Well, we thought we had hit rock bottom in January, somehow by the end of February/beginning of March 2012 we hit a little harder. For awhile in the beginning of February Ben seemed to be doing a little better, he was back to school, seemed to be coping and said he could stick to his safety plan. Then one day he woke up and said he felt bad again and he didn’t know why, and the feeling just kept getting worse. During the last month and a half we were also seeing a psychiatrist and she put him on Zoloft, then Lithium and at our last appt with her (beg. of March 2012) she put him on Lamictal, and told us that we should take him out of school, probably for the rest of the year and we should consider other schooling options for next year, because he was having suicidal thoughts at school. She said on this medicine it will take awhile but he should feel better by summer – that was still 4 months away that was a long time to feel so horrible! During this time he was also telling us and his therapist that he was having suicidal thoughts at home and was coming up with different plans. The therapist suggested that he probably go back to Harding and we said no way! We took him out of school and he was either with me or my husband 24/7. All medicines were locked up, he was sleeping with me at night and there was an alarm on the door so I would know if he got up. Because he told his therapist that he knew he could just sneak out of bed, take some pills and run away. But all the time going through this he would say, “I don’t know why I feel like this, I want to feel better, what is wrong with me!”

Then we met with the doctor who told us they have PANDAS and high gluten – immediately they started on antibiotics and within days I could see a difference in the way they were feeling! I could not believe what I was seeing, my children were getting better by being on antibiotics! Now it is May 2012 and my oldest Erik, has seemed to almost fully recover, but Ben, who had the more severe symptoms, has good days and not so good days. We are all gluten-free and also trying dairy-free to help with inflammation. Also to help with the “not so good days” he is doing restorative yoga poses, using essential oils and taking supplements such as Enhansa, Omega-3, Glutamine and a Multi-vitamin with B-12. We are still on the road to recovery, but I can not believe that there are some in the medical profession that do not believe that PANDAS is real. I hope that by telling my story it will help and bring together other families that are in similar situations, to get the word out that this is real and how it affects the whole family.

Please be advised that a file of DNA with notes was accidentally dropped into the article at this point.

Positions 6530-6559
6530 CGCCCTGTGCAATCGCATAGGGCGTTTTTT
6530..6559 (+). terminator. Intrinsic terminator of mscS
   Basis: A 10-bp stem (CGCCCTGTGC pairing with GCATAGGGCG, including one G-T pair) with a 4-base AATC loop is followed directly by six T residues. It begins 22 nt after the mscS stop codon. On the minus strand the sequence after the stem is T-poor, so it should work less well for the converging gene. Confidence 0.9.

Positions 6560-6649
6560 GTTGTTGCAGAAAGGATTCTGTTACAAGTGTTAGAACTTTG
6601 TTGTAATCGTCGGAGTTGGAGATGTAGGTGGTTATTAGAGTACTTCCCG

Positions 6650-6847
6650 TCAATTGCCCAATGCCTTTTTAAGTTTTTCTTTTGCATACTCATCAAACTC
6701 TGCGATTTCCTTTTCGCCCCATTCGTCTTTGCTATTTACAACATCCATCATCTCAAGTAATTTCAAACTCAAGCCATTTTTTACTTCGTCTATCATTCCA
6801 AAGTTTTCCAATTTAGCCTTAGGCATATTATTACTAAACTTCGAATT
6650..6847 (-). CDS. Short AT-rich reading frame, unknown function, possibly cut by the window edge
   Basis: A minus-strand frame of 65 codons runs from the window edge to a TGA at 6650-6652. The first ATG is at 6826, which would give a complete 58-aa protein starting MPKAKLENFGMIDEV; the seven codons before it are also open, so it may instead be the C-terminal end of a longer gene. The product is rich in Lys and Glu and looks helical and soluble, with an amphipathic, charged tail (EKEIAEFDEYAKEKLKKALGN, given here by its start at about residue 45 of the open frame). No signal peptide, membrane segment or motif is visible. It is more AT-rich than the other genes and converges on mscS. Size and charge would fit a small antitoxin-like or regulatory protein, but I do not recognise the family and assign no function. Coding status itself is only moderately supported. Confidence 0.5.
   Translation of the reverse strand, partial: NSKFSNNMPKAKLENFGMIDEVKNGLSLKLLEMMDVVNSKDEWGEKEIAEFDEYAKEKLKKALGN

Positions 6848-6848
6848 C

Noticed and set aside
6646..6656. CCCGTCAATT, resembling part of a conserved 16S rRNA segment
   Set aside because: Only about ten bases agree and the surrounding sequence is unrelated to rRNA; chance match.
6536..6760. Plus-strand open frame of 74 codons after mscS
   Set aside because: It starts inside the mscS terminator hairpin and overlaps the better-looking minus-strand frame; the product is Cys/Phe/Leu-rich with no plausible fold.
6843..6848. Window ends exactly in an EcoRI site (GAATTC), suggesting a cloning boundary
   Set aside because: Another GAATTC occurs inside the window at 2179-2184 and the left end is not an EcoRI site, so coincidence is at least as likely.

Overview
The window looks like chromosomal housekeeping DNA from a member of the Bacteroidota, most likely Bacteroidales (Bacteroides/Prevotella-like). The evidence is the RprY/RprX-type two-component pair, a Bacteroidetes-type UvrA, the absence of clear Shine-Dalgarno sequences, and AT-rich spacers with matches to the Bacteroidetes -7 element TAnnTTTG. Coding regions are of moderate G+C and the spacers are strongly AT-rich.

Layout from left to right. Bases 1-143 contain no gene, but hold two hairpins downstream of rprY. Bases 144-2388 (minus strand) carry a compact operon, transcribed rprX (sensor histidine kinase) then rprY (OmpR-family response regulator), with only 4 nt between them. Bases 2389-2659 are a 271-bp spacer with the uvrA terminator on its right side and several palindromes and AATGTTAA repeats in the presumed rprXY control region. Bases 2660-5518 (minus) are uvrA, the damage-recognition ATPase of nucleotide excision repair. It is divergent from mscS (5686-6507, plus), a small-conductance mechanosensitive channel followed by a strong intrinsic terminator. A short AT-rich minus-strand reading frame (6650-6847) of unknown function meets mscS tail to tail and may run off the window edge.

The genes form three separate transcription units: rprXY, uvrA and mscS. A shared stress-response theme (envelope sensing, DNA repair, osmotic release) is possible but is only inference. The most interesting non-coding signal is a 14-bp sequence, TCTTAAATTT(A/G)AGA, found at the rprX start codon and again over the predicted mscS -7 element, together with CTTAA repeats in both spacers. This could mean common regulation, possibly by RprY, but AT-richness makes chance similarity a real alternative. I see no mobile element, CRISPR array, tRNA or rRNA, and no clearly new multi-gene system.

Update 6 months later: November 2012 – here is an update from when I wrote this in May of 2012: Gluten-free way of living is helping tremendously, we are finding out that our middle son is very sensitive to cross contamination – so we try to eat a Paleo diet (fruits, veg, meats and nuts) when he has  cross contamination reaction is exhibits some of his PANDAS symptoms – irritability, mood swings, headaches. Our middle son has two recurrences of symptoms and our oldest only one – all times we have been able to put them on a round of antibiotics and symptoms thankfully go away. I am trying to figure out how I can keep their immune system built up so these symptoms don’t recur – we have added to our supplement list: aloe vera water, Inner Defense (by Young Living) and daily essential oils – I am hopeful that these will help keep them healthy and not have any more recurrences or less chance of symptoms recurring.

 

10 Responses to “Our Story”

  1. Vicki Says:

    Sharla,

    I stumbled upon this from your FB page. Wow… I feel such empathy for what you are going through. How brave to share your story with others. I do believe that PANDAS is absolutely real and feel that your story will help so many people. Not an easy story to tell for sure. Hugs!

    Vicki

  2. I can’t come to the support group tomorrow night, but I would like to stay in contact with the group. My son has PANDAS and his diagnosis was a relief after living with these symptoms for years. It finally gave a name to what we have been struggling with. Thank you for starting this.

  3. Cara Says:

    Thanks for sharing your story and for setting up the support group. I’ve been connecting with people on the Pandas OH fb page but it will be nice to talk in person.

  4. Michele Says:

    Hi! I run the NE Ohio Pandas support group! We have dealt with pandas for 9 years. I would love to talk. Michele_223@hotmail.com

  5. Thank you SO much for the info! I’m going to try and make the next meeting.
    Tamar

  6. pandasmom Says:

    Hi there,
    I see that you have commented on my blog as well. Do you live in Ohio? DH and I are from Ohio.

  7. Brenda Pritchard Says:

    OMGosh! Those poor boys! And what you as parents must have been through had to be horrible. I’ve been reading about this “inflammation” in the stomach. Its terrible. I hope they continue to do well and feel better.
    Brenda Pritchard ❤